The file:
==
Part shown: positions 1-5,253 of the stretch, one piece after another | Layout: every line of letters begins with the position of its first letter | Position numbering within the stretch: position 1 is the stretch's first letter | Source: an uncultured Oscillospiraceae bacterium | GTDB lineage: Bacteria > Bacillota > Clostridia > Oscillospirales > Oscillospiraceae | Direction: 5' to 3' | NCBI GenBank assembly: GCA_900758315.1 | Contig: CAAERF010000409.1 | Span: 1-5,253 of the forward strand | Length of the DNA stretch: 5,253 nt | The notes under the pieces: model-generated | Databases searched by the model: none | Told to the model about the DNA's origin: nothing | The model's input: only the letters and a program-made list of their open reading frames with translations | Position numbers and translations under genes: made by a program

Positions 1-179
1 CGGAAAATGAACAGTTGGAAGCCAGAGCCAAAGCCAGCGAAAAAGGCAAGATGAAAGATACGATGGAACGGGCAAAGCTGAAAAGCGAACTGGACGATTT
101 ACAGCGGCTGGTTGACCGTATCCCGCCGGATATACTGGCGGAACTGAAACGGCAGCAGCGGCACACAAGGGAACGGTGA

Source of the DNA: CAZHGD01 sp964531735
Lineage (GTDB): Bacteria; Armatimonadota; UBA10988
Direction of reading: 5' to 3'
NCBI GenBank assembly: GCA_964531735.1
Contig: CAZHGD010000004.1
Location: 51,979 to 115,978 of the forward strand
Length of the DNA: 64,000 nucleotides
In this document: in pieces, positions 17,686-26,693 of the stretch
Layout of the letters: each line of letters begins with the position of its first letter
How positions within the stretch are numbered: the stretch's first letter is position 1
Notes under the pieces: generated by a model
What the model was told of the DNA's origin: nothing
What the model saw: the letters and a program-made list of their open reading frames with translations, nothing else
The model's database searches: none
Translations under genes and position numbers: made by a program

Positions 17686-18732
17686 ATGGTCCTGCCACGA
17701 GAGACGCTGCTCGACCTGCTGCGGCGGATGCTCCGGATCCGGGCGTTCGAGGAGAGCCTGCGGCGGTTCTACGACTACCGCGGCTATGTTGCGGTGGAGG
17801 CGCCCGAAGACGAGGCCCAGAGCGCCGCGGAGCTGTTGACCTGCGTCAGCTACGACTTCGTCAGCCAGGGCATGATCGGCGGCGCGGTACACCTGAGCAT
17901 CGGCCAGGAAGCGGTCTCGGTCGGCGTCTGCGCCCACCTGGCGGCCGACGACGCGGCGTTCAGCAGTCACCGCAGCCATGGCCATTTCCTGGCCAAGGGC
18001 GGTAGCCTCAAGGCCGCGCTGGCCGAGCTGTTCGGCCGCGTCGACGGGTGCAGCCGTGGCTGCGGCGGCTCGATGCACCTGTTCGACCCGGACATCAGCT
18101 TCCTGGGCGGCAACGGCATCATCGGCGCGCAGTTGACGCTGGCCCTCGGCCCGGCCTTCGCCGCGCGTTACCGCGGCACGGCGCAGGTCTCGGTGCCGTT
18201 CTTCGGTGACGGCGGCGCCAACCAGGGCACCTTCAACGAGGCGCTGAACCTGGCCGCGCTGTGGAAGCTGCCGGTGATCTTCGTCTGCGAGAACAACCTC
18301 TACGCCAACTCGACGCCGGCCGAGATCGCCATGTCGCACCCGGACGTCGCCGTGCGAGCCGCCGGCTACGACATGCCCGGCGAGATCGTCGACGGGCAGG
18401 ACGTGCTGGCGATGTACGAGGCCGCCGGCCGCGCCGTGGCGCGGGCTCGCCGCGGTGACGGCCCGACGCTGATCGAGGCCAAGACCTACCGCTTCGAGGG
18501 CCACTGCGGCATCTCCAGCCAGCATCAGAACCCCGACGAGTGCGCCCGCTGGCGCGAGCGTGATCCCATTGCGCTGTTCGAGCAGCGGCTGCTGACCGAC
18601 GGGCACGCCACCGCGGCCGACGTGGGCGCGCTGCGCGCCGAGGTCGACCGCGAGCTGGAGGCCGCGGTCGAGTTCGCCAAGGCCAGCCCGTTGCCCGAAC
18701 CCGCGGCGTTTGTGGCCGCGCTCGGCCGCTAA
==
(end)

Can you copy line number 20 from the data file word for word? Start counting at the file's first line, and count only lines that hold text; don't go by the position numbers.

Positions 17686-18732